The most happy of mortals I should think myself, could I cona tribute to make mankind recover from their prejudices. By prejudices I here mean, not that which renders men ignorant of some particular things, but whatever renders them ignorant of themselves.

It is in endeavoring to inftruct mankind, that we are best able to practice that general virtue, which comprehends the love of all. Man, that Hexible being, conforming in society to the thoughts and imprellions of others, is equally capable of knowing his own nature, whenever it is laid open to his view ; and of losing the very sense of it, when this idea is banished from his mind.

Often have I begun, and as often have I Jaid aside this undertaking. I have a thousand times given the leaves I have written to the *winds : I every day felt my paternal hands fall. t I have followed my object without any fixed plan': I have known neither rules nor exceptions; I have found the truth, only to lose it again. But when I had once discovered my first principles, every thing I lought for appeared; and in the courfe of twenty years, I have teen my work begun, growing up, advancing to maturity, and finished.

If this work meets with success, I fall owe it chiefly. to the grandeur and majesty of the subject. However, I do not think that i have been totally deficient in point of genius. When I have seery. what so many great men both in France and Germany have wrote Þefore me, I have been lost in admiration ; but I have not lost my courage : I have said with Corregio, And I also um a painter. I

* Ludibria ventis. + Bis patriæ cecidere manos.

3. Ed io anche fon pittore,






M. MONTESQUIEU was born in the year 1689, in the Chateau

de la Brede, within three leagues of Bourdeaux, of an ancient and noble family. He applied himself, almost from his infancy, to the itudy of civil law. The first product of his early genius was a work, in which he' undertook ti» prove, that the idolatry of most part of the Pagans did not deserve cterial punishment. But this book his prudence thought fit to suppress. In 1714, he was made counsellor of the parliament of Bourdeaux ; and in 1916, pretir dent a mortier. In this year he was also created a member of the new founded academy of the same city. In 1725, he opened the parliament with a speech, the depth and eloquence of which were convincing proofs of his great abilities as an orator. The year following he quitted his charge ; which, ire fo excellent a magistraţe, would have been inexcusable, if, in ceasing to exea cute the law, he had not put it in his power to render the law itself more per feet.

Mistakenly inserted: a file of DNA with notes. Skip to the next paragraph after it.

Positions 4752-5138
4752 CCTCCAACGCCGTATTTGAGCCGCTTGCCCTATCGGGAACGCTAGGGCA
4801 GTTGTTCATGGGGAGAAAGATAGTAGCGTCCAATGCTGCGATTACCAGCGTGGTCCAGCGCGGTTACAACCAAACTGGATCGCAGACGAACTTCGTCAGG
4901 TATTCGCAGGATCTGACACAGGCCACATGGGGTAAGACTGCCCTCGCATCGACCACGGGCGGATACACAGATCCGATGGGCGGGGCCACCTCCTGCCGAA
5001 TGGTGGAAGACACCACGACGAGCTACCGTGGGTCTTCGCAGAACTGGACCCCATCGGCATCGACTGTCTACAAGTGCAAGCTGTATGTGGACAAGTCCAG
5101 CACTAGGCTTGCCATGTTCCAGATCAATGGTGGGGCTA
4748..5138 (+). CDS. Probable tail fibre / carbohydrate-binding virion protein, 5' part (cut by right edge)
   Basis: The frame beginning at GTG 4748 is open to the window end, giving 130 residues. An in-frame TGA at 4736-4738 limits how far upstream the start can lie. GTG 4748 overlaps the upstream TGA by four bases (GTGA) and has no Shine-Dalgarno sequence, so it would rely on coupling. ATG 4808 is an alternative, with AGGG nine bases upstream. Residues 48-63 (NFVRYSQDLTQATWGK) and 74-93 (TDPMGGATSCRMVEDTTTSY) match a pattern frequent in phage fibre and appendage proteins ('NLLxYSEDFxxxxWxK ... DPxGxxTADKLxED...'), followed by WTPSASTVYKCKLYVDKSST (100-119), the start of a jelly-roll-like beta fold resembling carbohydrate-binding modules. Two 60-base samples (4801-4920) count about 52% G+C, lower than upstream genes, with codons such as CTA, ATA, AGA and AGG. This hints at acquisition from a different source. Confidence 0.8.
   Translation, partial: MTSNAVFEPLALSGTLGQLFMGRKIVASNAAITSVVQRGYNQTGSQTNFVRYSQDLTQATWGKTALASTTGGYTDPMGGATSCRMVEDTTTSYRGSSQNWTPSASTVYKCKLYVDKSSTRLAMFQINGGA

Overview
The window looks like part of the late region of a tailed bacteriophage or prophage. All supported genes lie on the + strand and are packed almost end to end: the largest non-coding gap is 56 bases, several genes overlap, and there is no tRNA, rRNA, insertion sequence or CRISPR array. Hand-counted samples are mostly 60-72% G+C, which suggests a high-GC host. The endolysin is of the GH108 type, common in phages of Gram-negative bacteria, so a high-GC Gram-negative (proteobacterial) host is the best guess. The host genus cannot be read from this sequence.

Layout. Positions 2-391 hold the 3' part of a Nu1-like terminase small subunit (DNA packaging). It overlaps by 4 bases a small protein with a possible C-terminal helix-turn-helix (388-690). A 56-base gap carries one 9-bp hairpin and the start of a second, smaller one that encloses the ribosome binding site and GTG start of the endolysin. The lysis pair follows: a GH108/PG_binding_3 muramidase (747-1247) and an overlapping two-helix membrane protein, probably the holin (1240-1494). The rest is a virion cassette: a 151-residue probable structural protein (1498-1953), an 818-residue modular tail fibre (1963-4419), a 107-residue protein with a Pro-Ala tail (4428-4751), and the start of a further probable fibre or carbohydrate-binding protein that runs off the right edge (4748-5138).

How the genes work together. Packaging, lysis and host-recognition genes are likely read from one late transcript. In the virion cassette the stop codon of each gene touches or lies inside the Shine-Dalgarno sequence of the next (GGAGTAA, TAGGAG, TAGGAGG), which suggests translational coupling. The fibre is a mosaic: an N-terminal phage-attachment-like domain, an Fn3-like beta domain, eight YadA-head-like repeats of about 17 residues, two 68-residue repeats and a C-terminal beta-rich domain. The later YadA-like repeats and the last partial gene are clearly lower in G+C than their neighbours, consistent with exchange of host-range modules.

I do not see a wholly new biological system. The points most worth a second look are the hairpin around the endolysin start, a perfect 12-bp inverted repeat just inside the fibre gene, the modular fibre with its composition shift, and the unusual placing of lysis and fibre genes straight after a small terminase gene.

In 1728, he offered himself a candidate for a feat in the Academie Francois : to which his Lettres Perfannes (published in 1721) seemed to give him a sufficient title ; yet fome, rather too bold, strokes in that work, together with the circumspection of that society, rendered the matter dubious. Cardinal Fleury, alarmed with what he had heard concerning these letters, wrote, to let the academy know, that the King would not have them admit the author, unless he thought proper to disavow the book. Montesquieu declared that he had never owned himself to be the author of it; but that he should never dilu avow it. The cardinal read the Lettres Perjannes, found them more agreeable than dangerous, and Montesquieu was admitted.

When he left France, he accompanied his intimate friend, Lord Waldgrave, in his embassy to Vienna ; and, after seeing allo Hungary, Italy, Switzerland and Holland, he ended his tour in Greatbritain ; where, meditating upon the fpring of that government, in which, says M. Maupertuis, so many seemingly incongruous advantages are united, he found all the materịals that were wants ing to complete the great works which lay wrapt in his imagination.

No sooner was he returned to France, than he retired to La Brede ; where, for the fpace of two whole years, seeing nothing but books and trees, he wrote his considerations on the causes of the grandeur and decline of the Roman Empire, which was published in 1733. To this work he designed to have added a book on the English government; but this most excellent treatise has fince found a more proper place in his Esprit des Loix, with which he obliged" the world in the year 1748. The preceding works of M. Montesquieu may 3 3

be * Extra&, from Eloge de M. de Montesquieu, par M. de Maupertuis, late President of this Royal Academy af Berlin,